The pattern of the screen clock signals in this case is two-dimensionally represented as shown in FIG. 6A. FIG. 6A illustrates a pattern of screen angle of -45° when a repeating period of the screen clock signal corresponds to four a repeating period of pixel clocks, and the hatched squares indicate where black spots are started.
However the present embodiment does not produce digital black spots in pixel units but performs continuous pulse-width modulation for the analog pixel signal 15. FIGS. 6B, 6C and 6D respectively show patterns of screen angles of +45°, ±26.6° and +90° obtained with screen clock signals of a repeating period of 4 pixel clocks. Thus, there can be employed, as an example, the pattern of 90° in FIG. 6D for the Y signal, pattern of -45° in FIG. 6A for the M signal, pattern of +45° in FIG. 6B for the C signal, and pattern of ±26.6° for the BK signal.
The switching of screen clock pattern for different color signals can be achieved by the selector 13 in response to the color selection signal 12. In this manner the repeating period of two-dimensional arrangement of pseudo screen dots can be varied for different color signals of Y, M, C and BK.
Now reference is made to FIG. 10 for explaining another example of screen clock pattern.
In the example shown in FIG. 6A to 6D, the delay time is regulated in the unit of a pixel clock between the scanning lines. However the delay time may also be varied for example in the unit of 0.5 pixel clocks to obtain a pattern as shown in FIG. 10.
In this pattern, the 2nd line is delayed from the 1st line by 1.5 pixel clocks. In this case, however, an 3-bit counter should be employed as the counter 11 since the repeating cycle in the sub-scanning direction is equal to 8 lines.
As explained in the foregoing, the present embodiment employs pseudo screen dot arrangements of different screen angles for the color signals Y, M, C and BK, so that four coloring materials, when superposed on paper, appear macroscopically uniform. Consequently there is reduced the unevenness in colors, resulting from fluctuations in various scanning motions of the printer, in paper feeding therein, and expansion or contraction of paper. Though high-frequency moire patterns of a small pitch are still generated, they are macroscopically averaged and not conspicuous to the human eyes.
Now reference is made to FIGS. 7A to 7C, 8A to 8C, and 9A and 9B, for explaining other examples of the screen clock pattern.
FIGS. 7A to 7C illustrate pattern obtainable with 2-pixel screen clock signals, with screen angles of -45° in FIG. 7A, +45° in FIG. 7B and 90° in FIG. 7C.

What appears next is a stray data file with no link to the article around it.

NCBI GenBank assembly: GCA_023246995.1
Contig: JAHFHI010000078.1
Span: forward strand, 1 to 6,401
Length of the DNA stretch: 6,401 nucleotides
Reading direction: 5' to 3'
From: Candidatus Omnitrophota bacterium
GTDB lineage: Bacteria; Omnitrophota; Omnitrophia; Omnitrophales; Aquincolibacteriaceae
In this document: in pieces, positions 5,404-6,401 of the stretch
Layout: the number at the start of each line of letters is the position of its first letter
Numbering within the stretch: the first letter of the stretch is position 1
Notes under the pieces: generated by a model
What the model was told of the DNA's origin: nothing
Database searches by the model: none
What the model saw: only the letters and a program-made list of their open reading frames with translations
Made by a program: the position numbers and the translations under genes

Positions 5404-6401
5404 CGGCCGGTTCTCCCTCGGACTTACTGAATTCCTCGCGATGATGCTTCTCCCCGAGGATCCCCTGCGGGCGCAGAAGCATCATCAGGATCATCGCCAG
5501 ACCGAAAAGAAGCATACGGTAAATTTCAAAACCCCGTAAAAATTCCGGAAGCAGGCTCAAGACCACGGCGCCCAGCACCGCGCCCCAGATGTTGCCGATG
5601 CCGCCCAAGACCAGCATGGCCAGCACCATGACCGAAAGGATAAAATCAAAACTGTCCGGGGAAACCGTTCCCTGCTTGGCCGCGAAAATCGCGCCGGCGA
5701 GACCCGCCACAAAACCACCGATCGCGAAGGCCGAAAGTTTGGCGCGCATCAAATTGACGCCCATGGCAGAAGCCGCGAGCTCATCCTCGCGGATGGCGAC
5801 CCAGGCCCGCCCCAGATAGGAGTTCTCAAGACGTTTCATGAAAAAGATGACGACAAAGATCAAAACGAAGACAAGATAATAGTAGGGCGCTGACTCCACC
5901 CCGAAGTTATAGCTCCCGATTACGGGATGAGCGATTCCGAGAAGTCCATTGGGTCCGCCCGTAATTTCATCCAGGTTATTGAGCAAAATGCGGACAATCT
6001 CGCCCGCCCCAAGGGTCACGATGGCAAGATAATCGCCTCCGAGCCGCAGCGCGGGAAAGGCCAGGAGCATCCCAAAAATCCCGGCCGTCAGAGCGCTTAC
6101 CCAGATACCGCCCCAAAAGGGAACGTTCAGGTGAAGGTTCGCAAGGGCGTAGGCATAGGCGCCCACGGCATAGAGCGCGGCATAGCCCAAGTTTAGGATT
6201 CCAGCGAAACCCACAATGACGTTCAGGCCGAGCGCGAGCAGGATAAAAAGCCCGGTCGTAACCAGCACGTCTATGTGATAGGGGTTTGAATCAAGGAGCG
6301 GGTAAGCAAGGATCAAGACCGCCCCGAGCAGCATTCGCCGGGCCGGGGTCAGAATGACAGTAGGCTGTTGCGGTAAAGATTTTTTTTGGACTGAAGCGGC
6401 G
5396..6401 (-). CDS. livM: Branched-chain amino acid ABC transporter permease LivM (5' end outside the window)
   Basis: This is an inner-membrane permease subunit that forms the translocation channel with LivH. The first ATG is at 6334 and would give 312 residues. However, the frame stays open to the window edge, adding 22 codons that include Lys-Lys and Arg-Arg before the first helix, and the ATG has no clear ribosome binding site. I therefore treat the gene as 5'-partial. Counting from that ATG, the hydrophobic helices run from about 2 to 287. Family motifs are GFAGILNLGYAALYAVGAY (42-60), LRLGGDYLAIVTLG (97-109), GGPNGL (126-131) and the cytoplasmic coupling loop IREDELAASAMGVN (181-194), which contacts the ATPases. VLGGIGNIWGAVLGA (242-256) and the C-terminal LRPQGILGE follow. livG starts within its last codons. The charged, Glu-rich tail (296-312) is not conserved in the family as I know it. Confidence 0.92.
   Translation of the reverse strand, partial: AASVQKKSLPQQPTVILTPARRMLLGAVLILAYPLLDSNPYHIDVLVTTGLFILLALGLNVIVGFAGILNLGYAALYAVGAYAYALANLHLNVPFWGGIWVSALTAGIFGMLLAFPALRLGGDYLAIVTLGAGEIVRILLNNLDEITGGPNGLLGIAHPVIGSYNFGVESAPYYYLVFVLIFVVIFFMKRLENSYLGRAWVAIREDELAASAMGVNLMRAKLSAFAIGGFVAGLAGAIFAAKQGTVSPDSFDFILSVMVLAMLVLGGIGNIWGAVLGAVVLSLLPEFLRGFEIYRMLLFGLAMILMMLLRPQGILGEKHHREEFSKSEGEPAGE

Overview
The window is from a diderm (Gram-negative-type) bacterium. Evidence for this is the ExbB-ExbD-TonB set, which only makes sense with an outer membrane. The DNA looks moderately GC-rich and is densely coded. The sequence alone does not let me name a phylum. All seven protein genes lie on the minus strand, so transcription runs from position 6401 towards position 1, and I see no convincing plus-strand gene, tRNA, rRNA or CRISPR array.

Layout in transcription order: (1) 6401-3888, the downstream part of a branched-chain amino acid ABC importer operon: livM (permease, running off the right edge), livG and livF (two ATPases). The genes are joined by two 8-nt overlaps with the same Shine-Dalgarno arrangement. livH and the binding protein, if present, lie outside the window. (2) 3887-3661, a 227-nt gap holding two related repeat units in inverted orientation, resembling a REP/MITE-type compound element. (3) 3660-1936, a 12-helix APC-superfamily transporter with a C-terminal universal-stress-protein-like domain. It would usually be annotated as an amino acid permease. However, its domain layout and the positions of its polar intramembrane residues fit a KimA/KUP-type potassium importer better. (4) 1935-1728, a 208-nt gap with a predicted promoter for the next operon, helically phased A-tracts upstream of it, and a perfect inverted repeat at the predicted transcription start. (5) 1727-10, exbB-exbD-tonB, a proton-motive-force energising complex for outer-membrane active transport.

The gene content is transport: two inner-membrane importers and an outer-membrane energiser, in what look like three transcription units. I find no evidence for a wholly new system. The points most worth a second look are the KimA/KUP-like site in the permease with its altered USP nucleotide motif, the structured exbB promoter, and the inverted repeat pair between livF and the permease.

FIGS. 8A to 8C illustrate patterns obtainable with 3-pixel screen clock signals, with screen angles of -45° in FIG. 8A, +45° in FIG. 8B and 90° in FIG. 8C.
FIGS. 9A and 9B illustrate other screen angles, i.e., -26.6° in FIG. 9A and +26.6° in FIG. 9B.
In case the pixel clock signal 9 itself is employed as the screen clock signal, there can only be obtained a screen angle of 90°, or a vertical screen. The color selection signal 12 allows, by means of the selectors 34, 13, to select screens of mutually different screen lines and screen angles for different color signals. For example there can be employed a screen of -26.6° with 5-pixel clock signal as shown in FIG. 9A for the Y-signal, a screen of +45° with 4-pixel clock signal as shown in FIG. 6B for the M-signal, a screen of -45° with 3-pixel clock signal as shown in Fig. 8A for the C-signal, and a screen of 90° with 2-pixel clock signal as shown in FIG. 7C for the BK-signal.
In general the resolving power is improved for a larger number of screen lines, or a finer screen, while the tonal rendition is improved for a smaller number of screen lines, or a coarser screen. In the above-mentioned example, an emphasis is given to the resolving power for the BK-signal, while a compromise is made between the resolving power and the tonal rendition for the C- and M-signals, and a certain loss in the resolving power is considered permissible for the Y-signal because such loss is not visually conspicuous. Use of different screen lines for different colors provides one-dimensional averaging of color overlap on the paper, but the use of different screen angles for the different colors further achieves two-dimensional averaging of overlap of four coloring materials, thus further reducing the unevenness in color.